Phytochemistry (v.55, #6)
Professor Otto Richard Gottlieb by Lucia Maria Xavier Lopes (Guest Editor); Norman G Lewis (Editor) (xiii-xiv).
Biodiversity and drug discovery — a symbiotic relationship by Geoffrey A Cordell (463-480).
The profound developments in natural products drug discovery in the past few years are discussed, and the importance of a global approach to biodiversity and drug discovery involving natural products for the early part of the 21st century is presented.
Keywords: Biodiversity; Drug discovery; Intellectual property rights; Future opportunities;
Advances in flavonoid research since 1992 by Jeffrey B Harborne; Christine A Williams (481-504).
Some of the recent advances in flavonoid research are reviewed. The role of anthocyanins and flavones in providing stable blue flower colours in the angiosperms is outlined. The contribution of leaf flavonoids to UV-B protection in plants is critically discussed. Advances in understanding the part played by flavonoids in warding off microbial infection and protecting plants from herbivory are described. The biological properties of flavonoids are considered in an evaluation of the medicinal and nutritional values of these compounds.
Keywords: Angiosperms; Flavonoids; Blue flower colour; UV-B protection; Medicinal properties;
Distribution of flavonoids in the Myristicaceae by Juan C. Martı́nez Valderrama (505-511).
During the past two decades the study of the Myristicaceae species has increased, and many flavonoids of different types have been isolated. This review discusses the flavonoids presently known in the Myristicaceae.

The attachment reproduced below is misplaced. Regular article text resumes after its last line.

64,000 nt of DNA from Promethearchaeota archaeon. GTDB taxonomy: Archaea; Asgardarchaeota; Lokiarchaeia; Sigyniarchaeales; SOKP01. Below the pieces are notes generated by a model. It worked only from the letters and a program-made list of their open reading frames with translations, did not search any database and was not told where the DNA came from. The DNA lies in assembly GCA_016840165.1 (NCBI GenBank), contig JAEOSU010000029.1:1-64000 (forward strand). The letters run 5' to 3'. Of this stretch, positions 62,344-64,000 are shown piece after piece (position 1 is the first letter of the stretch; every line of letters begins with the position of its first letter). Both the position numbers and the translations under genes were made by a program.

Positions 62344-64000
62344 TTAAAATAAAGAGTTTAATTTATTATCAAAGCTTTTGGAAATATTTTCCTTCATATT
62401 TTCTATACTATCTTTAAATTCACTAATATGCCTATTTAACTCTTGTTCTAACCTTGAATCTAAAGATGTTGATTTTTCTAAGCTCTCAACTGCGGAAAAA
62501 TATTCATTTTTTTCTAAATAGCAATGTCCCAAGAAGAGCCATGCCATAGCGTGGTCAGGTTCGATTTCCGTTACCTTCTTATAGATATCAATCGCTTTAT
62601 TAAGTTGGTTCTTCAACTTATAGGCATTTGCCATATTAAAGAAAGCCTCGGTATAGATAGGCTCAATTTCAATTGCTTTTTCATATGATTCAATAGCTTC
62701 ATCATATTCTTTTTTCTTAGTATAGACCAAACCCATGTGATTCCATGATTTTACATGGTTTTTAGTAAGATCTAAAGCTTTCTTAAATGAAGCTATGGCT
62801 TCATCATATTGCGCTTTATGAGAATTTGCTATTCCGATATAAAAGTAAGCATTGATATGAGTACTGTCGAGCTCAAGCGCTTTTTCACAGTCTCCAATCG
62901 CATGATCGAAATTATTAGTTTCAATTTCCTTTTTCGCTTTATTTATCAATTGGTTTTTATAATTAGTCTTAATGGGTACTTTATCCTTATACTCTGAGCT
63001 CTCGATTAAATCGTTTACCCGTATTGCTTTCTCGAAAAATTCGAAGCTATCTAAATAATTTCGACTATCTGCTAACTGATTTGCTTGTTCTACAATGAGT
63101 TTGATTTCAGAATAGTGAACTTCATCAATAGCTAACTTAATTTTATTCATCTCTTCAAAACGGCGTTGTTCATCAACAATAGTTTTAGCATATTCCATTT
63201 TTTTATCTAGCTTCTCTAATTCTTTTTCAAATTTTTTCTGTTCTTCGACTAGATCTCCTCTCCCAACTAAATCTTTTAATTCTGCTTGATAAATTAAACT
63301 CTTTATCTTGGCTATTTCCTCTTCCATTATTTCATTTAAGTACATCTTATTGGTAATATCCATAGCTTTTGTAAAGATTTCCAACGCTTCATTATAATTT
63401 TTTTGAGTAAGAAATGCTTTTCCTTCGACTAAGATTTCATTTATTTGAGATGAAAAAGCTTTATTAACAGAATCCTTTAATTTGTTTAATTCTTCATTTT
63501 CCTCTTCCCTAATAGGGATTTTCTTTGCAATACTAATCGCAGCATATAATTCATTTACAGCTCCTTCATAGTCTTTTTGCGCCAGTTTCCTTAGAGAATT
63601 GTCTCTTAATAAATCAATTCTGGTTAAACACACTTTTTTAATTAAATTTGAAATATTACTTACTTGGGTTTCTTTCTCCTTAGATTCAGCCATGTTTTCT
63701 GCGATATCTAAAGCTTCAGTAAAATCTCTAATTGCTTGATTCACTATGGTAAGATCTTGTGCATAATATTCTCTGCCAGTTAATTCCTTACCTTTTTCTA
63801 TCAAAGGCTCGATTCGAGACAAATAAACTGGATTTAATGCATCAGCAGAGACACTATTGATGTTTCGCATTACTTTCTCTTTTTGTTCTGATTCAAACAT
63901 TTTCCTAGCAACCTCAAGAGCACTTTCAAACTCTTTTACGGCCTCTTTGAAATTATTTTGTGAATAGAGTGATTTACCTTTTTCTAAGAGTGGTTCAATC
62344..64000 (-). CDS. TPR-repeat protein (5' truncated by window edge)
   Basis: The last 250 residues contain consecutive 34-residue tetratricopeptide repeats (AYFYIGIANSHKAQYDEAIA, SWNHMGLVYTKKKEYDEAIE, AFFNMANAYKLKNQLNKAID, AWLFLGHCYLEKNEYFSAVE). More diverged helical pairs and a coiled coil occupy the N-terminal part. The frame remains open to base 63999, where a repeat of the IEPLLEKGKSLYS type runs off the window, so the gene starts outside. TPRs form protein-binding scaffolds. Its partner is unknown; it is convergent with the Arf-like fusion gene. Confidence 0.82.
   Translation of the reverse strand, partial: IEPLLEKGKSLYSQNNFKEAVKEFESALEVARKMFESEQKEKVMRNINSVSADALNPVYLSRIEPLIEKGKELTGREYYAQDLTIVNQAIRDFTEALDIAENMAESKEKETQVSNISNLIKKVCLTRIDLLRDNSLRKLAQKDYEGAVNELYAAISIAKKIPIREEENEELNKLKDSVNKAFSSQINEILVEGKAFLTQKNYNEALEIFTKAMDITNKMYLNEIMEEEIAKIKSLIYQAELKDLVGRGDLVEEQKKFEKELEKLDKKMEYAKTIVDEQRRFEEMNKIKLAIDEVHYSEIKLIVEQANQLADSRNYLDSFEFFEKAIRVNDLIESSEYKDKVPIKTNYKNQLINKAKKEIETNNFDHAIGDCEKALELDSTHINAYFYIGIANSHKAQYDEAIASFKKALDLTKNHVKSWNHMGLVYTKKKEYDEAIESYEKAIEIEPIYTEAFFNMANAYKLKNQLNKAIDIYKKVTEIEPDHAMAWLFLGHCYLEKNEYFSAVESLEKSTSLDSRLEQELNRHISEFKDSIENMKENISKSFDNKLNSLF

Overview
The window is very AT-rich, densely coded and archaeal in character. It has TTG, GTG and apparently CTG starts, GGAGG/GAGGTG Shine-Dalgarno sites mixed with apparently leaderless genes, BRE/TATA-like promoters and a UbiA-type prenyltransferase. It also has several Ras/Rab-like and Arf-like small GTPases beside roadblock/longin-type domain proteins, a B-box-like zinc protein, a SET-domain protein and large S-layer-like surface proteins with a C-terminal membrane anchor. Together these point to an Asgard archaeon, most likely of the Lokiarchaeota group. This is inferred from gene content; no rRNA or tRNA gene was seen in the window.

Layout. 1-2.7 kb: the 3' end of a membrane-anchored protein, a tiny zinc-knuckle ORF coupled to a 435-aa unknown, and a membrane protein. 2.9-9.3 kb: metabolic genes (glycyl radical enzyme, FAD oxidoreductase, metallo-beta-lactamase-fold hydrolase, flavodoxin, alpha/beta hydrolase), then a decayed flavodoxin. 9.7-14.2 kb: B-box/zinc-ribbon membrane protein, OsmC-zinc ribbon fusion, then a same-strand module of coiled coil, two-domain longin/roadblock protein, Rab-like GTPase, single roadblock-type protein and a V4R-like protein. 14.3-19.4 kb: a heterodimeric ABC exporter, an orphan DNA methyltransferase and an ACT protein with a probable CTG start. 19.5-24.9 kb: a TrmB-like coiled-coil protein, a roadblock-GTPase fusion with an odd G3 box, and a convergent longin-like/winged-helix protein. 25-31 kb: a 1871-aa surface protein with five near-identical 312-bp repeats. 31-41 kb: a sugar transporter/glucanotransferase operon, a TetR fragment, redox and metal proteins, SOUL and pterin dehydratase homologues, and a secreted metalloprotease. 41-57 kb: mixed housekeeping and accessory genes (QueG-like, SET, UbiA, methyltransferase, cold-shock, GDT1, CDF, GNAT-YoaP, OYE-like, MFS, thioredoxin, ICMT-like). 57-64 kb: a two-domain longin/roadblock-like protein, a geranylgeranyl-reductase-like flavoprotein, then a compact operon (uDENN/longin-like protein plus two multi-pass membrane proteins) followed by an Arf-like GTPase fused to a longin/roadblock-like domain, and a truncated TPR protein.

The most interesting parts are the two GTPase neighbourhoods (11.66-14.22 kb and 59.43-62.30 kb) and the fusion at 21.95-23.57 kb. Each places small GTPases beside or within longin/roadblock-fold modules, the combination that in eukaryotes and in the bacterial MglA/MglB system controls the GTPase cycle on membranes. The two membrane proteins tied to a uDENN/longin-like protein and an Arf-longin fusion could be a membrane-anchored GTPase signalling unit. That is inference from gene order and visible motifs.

Keywords: Myristicaceae; Compsoneura; Dialyanthera; Iryanthera; Knema; Myristica; Osteophloeum; Otoba; Pycnanthus; Virola; Flavonoids;
Correlation of oxidative transformations of hydrolyzable tannins and plant evolution by Takuo Okuda; Takashi Yoshida; Tsutomu Hatano (513-529).
The progressive oxidative transformations in the biogenesis of hydrolyzable tannins, gallotannin (I) → ellagitannin (II) → dehydroellagitannin (III) → transformed dehydroellagitannin (IV), conform in several aspects to the evolutionary routes in the subclasses of Dicotyledonae, particularly in the Rosidae.
Keywords: Dicotyledonae; Subclass; Oxidation; Biosynthetic pathway; Evolution; Tannin; Hydrolyzable Tannin; Gallotannin; Ellagitannin; Dehydroellagitannin;
Light activation of vindoline biosynthesis does not require cytomorphogenesis in Catharanthus roseus seedlings by Felipe A Vázquez-Flota; Benoit St-Pierre; Vincenzo De Luca (531-536).
Upon illumination, the cotyledons of Catharanthus roseus seedlings readily synthesise vindoline from late biosynthetic intermediates, which accumulate in etiolated seedlings. The cellular localisation of tryptophan decarboxylase (TDC) and desacetoxyvindoline 4-hydroxylase (D4H), which catalyse the first and penultimate reactions of vindoline biosynthesis, was identified by immunocytochemistry in developing seedlings. The expression of TDC was restricted to the upper epidermis of cotyledons, whereas that of D4H was confined to laticifer cells. Light exposure of etiolated seedlings significantly induced D4H enzyme activity without changing the steady-state levels of D4H immunoreactive protein or modifying the cellular distribution of D4H expression in dark-grown seedlings. These results suggest that the early and late stages of vindoline biosynthesis occupy different cellular compartments, even in the early phases of etiolated seedling development. The role of light in activating the late stages of vindoline biosynthesis does not, therefore, seem to be related to the formation of the laticifer and idioblast cell types. It is concluded that light is not required for formation of these cell types, whereas regulatory factors, restricted to idioblasts and laticifers, may respond to light to activate localised expression of the late stages of vindoline biosynthesis.
Keywords: Catharanthus roseus; Apocynaceae; Development; Laticifer; Epidermis; Idioblast; Tryptophan decarboxylase; Deacetylvindoline-4-hydroxylase; Localisation;
Dirigent-mediated podophyllotoxin biosynthesis in Linum flavum and Podophyllum peltatum by Zhi-Qiang Xia; Michael A Costa; John Proctor; Laurence B Davin; Norman G Lewis (537-549).